HIE initiatives are continuing to formalize their operations through the creation of formal legal entities. They are continuing to establish legal entities to support their operations, with more than half (55 percent) having established legal corporations, 14 percent continuing to be incubated within another organisation, and eight percent remaining a “loose group of collaborators”.

For those who have created a legal organisation structure for their efforts, more than two-thirds (68 percent) have chosen a non-profit corporation model, while eight percent have chosen a limited liability company model, five percent have chosen a for-profit corporation model, and five percent have chosen a “virtual model”–which is not a legal entity, but an initiative formed under contractual arrangement.

Clinicians, community health centers, employers, health plans, hospitals, patients, and quality improvement organisations are most likely to play a governance role in health information exchange efforts.

For the most part, health information exchange initiatives have migrated to a model whereby multiple, diverse stakeholders are participating in the effort.

Those organisations that are participating in the governance of health information exchange efforts include hospitals, primary care physicians, health plans, community health clinics, local public health departments, patient or consumer groups, speciality care physicians, employers and quality improvement organisations.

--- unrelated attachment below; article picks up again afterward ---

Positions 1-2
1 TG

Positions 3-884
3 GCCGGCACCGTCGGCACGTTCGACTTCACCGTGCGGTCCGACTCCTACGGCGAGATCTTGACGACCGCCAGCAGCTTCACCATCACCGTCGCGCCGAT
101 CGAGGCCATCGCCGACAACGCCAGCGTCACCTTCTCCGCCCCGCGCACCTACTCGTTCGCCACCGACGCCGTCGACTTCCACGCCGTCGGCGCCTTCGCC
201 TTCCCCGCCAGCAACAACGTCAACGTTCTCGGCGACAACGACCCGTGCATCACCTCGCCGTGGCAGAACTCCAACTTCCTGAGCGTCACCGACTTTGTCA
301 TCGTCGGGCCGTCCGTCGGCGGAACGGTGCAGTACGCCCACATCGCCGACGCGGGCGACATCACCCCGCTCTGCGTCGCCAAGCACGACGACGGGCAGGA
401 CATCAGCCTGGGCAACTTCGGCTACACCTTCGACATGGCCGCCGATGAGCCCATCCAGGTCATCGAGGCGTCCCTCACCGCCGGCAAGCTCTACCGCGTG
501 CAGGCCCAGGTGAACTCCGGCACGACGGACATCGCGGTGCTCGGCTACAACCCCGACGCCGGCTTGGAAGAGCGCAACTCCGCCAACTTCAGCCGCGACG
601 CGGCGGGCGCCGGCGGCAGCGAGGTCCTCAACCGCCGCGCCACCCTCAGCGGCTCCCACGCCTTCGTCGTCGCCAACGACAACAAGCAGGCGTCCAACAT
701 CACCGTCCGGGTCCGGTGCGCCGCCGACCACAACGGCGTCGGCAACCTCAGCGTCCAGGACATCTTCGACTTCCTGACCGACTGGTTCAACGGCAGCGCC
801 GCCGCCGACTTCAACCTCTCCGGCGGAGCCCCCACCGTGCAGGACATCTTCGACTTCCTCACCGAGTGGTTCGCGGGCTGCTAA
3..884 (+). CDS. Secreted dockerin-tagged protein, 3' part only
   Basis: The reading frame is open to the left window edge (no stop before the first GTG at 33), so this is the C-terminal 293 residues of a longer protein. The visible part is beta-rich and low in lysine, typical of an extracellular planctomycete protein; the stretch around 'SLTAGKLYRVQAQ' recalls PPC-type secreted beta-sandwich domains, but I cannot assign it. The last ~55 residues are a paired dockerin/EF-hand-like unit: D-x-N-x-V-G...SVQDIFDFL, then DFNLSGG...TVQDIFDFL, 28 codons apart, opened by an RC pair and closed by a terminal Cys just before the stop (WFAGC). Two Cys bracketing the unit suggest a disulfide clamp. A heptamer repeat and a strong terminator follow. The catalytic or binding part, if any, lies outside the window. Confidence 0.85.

Trends for HIE organisation are beginning to emerge. A majority are led by a neutral, multi-stakeholder entity. More than half are incorporated, and 70 percent of these efforts are following non-profit models.

As in 2006, and consistent with findings from eHI’s June 2007 report, the most difficult challenge for health information exchange efforts is the development of asustainable business model.

This was identified as a very difficult challenge by 56 percent of 2007 survey respondents. One of the primary reasons that health information exchange sustainability has been such a difficult issue for both national and local leaders is that the current reimbursement system, which largely rewards both volume and fragmentation, serves as a disincentive for sharing health information across healthcare stakeholders.

Funding is another challenge for all HIE efforts. Ninety-one percent of all respondents cited “securing upfront funding” as either a very difficult or moderately difficult challenge. Just under half (46 percent) of all HIE efforts report federal government grants and contracts as a current revenue source for upfront funding. Alternative funding sources for sustainability include advance payments from data sources. Some of these HIE efforts receive advance payments from hospitals and physician practices. A smaller number of advanced HIE efforts receive advance payments from other stakeholders, including public health, laboratories, payers, and purchasers to support ongoing operations.